The Serious Side Effects of Lead Based Paint in Your Home

While lead-based paint was named the number one environmental threat to the health of children in the United States by the Secretary of the Department of Health and Human Services in 1991, many people consider the danger a thing of the past.

But according to the EPA, if you’re planning to rent, buy, or renovate a home that was built before 1978, your family could be in danger of exposure to a toxic heavy metal. Lead found in paint, dust, and chips can cause a serious health hazard, especially to small children.

Health Dangers of Lead-Based Paint

Children particularly are susceptible to a wide range of health issues from lead poisoning caused by lead-based paint in a house. The reason being is because kids are more likely to put objects into their mouths that could already be contaminated, including paint chips that contain lead.

For young developing children, this effect could be disastrous. Lead poisoning in small children could affect the nervous system and lead to developmental issues with long-term health problems that include:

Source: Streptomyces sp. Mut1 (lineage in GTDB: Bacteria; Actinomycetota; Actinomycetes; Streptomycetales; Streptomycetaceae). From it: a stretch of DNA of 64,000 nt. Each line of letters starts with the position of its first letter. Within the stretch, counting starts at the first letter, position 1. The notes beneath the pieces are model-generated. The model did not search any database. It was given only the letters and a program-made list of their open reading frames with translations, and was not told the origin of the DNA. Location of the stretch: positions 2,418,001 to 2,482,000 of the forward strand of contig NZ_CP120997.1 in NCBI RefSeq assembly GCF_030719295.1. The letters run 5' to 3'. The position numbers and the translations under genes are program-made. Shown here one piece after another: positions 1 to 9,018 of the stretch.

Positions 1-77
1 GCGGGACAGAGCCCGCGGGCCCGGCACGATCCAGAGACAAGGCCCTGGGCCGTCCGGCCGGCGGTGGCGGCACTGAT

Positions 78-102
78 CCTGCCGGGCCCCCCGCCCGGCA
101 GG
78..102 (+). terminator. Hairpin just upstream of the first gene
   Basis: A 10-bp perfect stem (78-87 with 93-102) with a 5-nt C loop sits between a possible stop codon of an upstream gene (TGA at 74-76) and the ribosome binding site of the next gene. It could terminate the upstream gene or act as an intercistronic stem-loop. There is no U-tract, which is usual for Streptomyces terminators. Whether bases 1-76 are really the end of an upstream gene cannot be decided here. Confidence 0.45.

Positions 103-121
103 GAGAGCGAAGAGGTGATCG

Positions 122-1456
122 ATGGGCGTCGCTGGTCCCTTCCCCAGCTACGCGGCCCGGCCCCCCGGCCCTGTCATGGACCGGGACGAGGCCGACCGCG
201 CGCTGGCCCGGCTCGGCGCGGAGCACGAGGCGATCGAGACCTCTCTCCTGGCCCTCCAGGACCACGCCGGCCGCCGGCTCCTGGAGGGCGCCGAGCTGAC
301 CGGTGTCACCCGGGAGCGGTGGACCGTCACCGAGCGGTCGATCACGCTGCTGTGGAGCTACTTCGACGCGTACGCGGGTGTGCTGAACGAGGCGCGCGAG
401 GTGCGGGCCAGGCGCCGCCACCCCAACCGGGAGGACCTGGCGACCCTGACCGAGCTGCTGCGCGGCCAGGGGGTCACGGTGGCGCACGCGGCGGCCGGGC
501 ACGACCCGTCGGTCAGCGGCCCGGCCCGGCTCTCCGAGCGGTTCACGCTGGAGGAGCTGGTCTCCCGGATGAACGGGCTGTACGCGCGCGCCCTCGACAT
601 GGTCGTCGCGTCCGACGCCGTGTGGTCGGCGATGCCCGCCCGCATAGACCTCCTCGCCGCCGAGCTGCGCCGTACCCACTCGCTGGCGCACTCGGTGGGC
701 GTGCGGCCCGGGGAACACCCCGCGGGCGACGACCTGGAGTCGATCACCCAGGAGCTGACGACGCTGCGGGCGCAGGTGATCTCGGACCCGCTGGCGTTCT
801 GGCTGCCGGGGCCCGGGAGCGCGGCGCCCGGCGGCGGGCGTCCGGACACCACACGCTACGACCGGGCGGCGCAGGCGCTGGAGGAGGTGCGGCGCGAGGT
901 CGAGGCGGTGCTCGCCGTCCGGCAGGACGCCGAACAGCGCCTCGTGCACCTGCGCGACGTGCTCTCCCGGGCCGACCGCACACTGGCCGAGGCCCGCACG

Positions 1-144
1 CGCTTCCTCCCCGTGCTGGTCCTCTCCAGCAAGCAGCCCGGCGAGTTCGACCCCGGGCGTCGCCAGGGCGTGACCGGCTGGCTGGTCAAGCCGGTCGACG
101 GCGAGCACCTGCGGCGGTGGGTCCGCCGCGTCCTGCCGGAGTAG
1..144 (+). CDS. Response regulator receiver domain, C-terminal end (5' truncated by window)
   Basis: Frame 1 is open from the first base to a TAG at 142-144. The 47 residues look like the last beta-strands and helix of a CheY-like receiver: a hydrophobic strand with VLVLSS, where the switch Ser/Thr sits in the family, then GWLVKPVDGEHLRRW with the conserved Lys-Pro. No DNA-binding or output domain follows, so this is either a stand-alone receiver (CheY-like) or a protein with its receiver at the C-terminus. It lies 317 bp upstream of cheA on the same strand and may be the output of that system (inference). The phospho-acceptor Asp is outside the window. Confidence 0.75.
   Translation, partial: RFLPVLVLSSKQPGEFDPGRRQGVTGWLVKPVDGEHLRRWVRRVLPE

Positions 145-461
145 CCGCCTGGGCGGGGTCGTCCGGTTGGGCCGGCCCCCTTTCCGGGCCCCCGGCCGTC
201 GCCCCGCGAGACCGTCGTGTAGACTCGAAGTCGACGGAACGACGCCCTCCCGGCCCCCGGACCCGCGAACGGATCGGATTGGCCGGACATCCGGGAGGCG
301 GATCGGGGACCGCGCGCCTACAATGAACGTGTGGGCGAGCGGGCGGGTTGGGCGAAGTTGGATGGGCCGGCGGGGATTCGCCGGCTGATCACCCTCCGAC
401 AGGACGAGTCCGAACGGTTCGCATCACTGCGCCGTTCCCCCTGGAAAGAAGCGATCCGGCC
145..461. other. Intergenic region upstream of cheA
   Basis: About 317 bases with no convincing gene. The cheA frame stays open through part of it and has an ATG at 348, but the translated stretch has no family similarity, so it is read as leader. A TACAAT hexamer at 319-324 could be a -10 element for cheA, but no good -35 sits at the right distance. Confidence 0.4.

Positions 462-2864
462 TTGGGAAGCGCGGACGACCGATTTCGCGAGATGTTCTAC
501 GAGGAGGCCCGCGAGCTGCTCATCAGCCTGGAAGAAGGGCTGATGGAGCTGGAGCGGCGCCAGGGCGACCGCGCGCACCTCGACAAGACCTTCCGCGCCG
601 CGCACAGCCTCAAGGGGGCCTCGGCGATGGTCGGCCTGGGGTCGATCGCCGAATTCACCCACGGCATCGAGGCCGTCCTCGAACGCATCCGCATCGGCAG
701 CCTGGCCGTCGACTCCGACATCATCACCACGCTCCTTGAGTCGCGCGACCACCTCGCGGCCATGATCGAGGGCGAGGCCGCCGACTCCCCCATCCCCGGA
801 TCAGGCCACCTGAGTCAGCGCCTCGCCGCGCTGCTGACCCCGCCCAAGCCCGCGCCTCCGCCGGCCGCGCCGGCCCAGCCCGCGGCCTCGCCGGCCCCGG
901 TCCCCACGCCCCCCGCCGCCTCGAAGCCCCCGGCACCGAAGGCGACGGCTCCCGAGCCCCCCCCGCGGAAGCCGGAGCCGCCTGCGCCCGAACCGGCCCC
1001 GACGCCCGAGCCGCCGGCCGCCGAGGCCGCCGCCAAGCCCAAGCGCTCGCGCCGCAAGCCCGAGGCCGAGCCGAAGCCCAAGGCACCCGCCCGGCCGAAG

• Kidney damage
  • Brain damage
  • Seizures
  • Stunted muscle and bone growth
  • Speech issues
  • Learning disabilities
  • Nervous system damage

In extreme cases, lead poisoning in children could result in death. Even more unfortunate is the fact that many of the issues listed above may not be reversible once lead poisoning has been detected.

Take Action with a Lead Paint Inspection

Even though the use of lead paint has been banned by the government since the late 1970s, older homes may still have lead paint that could cause contamination. For this reason, it’s important to request a lead paint home inspection when renting or buying a property, where the area will be surveyed to determine if hazards are in the building.

The EPA also reminds families that both landlords and sellers are required to disclose information about lead-based paint and related hazards before a tenant signs a lease or a buyer closes on a home. When buying a new property, buyers have up to 10 days to perform an inspection for lead hazards.

If your home was built before 1978, it may be time to perform an inspection to determine if lead is in the interior paint. If necessary, you may need to hire new professional painters to strip and repaint the interior and exterior of your home to make sure that all paint used is safe, especially around young children.


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